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Hatcher hails new focus at TWE

The separation of Treasury Wine Estates from Foster’s was “the best thing that has happened in a long time,” according to Wolf Blass chief winemaker Chris Hatcher.

Speaking to the drinks business as he showed off the 2011 Wolf Blass luxury range in London, Hatcher (left) lauded the opportunities presented by the new company’s 100% focus on wine and hailed the renewed focus on building up library stocks of older vintages.

“Penfolds has been building up its library for years and have masses of old stock, but at Wolf Blass we have not had anything like that,” he said.

“But thankfully we are now starting to buy back old stocks from elsewhere to start building our collection.”

Hatcher believes the luxury range, including Wolf Blass Black Label which celebrates its 35th anniversary this year with its 2007 vintage Langhorne Creek McLaren Vale Cabernet Sauvignon/Shiraz/Malbec, is perfect to demonstrate the ageing potential of Australian wines – something Foster’s were not particularly interested in.

“I am taking these wines around the world to show people that Wolf Blass does age well,” he said. “Foster’s weren’t great about stocking and selling aged Australian wine, but (Treasury CEO) David Dearie is really passionate about it and wants us to be a real wine business.

“These are very exciting times. We can look at what Wolf Blass can do, as opposed to just being a commercial wine operation.”

According to Hatcher, Dearie has completely restructured the company’s operations since it gained a separate listing from the Foster’s beer division in May this year.

He explained: “We now have a dedicated Wolf Blass business unit within the company so there is a team of people working on the brand 100% of the time.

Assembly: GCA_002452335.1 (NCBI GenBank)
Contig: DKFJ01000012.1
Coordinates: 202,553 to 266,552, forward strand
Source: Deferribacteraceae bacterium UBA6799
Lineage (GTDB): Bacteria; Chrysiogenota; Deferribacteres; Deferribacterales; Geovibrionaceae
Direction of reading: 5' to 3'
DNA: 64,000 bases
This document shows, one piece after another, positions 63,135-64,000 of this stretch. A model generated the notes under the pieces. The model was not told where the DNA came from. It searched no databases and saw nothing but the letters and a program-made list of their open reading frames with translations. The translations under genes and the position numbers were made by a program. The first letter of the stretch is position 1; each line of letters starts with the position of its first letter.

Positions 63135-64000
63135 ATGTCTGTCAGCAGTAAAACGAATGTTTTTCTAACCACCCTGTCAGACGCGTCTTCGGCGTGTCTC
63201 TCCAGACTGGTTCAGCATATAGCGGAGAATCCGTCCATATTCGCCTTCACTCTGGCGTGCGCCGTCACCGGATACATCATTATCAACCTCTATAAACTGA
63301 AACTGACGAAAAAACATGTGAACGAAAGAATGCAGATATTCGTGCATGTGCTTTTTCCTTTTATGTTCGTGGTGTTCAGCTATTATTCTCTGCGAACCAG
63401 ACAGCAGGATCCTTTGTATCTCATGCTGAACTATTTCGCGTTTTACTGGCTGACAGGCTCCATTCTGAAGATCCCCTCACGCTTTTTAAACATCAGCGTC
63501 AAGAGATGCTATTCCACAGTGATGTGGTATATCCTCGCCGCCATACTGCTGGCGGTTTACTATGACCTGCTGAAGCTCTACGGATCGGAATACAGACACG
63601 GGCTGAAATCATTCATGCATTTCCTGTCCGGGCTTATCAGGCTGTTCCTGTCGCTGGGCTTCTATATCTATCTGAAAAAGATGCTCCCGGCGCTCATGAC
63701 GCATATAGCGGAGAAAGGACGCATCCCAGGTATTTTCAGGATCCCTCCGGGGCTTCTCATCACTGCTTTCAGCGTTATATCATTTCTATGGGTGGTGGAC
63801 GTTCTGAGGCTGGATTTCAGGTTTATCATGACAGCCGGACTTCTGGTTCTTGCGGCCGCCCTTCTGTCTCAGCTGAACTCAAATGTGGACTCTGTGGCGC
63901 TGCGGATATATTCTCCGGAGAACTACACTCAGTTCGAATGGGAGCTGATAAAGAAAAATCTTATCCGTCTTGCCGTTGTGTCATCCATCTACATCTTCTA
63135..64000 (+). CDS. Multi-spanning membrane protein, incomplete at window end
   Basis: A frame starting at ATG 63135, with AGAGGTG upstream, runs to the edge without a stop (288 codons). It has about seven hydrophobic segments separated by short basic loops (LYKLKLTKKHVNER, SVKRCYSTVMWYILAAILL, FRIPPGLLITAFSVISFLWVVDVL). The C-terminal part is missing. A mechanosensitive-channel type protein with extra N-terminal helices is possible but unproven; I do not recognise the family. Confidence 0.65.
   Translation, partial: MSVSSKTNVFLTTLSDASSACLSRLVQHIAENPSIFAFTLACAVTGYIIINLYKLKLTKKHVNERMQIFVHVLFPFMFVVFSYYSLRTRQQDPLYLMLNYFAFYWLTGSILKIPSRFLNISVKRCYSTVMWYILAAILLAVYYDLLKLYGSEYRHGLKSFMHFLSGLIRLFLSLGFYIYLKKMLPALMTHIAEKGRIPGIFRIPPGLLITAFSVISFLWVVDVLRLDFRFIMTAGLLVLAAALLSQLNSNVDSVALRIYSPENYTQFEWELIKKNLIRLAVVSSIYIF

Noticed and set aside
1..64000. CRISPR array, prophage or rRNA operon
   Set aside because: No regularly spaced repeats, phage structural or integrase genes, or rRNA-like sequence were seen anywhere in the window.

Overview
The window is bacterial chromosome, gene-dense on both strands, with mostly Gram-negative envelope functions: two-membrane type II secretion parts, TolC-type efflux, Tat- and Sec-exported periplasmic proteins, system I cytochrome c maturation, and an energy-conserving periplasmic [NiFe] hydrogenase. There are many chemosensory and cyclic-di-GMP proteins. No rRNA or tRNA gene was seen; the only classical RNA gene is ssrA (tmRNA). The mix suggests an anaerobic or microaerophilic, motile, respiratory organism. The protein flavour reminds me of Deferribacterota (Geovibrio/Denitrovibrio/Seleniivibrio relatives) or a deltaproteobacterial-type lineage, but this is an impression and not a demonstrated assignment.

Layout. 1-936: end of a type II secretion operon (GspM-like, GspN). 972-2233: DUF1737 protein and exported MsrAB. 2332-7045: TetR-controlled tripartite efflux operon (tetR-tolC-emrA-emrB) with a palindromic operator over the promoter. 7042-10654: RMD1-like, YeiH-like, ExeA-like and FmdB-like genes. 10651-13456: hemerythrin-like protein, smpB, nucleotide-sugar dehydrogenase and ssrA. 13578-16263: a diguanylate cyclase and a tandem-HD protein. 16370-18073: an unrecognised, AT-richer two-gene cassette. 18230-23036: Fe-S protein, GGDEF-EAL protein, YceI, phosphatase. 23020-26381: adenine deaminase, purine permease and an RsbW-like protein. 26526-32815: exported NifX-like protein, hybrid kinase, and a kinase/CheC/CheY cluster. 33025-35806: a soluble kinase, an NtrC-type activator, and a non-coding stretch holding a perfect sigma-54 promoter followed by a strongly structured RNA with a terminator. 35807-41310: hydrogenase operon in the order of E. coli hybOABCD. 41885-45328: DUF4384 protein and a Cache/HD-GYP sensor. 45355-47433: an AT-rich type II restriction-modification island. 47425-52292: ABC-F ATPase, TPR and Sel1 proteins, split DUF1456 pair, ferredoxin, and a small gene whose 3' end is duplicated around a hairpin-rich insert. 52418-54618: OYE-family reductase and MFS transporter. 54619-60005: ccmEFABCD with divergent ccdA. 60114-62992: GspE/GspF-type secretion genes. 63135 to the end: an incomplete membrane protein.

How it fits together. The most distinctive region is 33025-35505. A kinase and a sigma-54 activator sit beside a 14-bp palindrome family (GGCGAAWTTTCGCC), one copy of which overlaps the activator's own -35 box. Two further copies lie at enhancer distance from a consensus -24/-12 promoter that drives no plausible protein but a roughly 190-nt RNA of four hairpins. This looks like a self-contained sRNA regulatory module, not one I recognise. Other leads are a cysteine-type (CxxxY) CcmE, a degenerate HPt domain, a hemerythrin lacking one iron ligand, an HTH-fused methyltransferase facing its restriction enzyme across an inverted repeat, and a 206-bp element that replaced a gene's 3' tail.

“People can now be focused on a single brand throughout the company and this is a great move – just like the old days.

“David’s philosophy is very much about making brands mean something to people. This had maybe been lost in recent years.

“There will be a lot more promotion for the top cuvées. If we as winemakers can deliver the quality then David will make sure the message and the wine gets out there.”

Not that Hatcher felt life was all bad under Foster’s. He added: “Foster’s were good for us in that they had capital behind them, without which we wouldn’t have been able to build our cellars, but the mentality of a premium wine business is so different to beer.

“Being listed as a separate company is the best thing that has happened in a long time. We are now 100% focused on premium wine.”

Hatcher also revealed Wolf Blass is planning a great deal of experimentation as it looks to improve and expand its offering.

“There will be a lot more focus on producing single vineyard wines to show what we can do,” he said, adding: “We will also be seeking out new cooler climate regions, such as looking to expand in Tasmania.”

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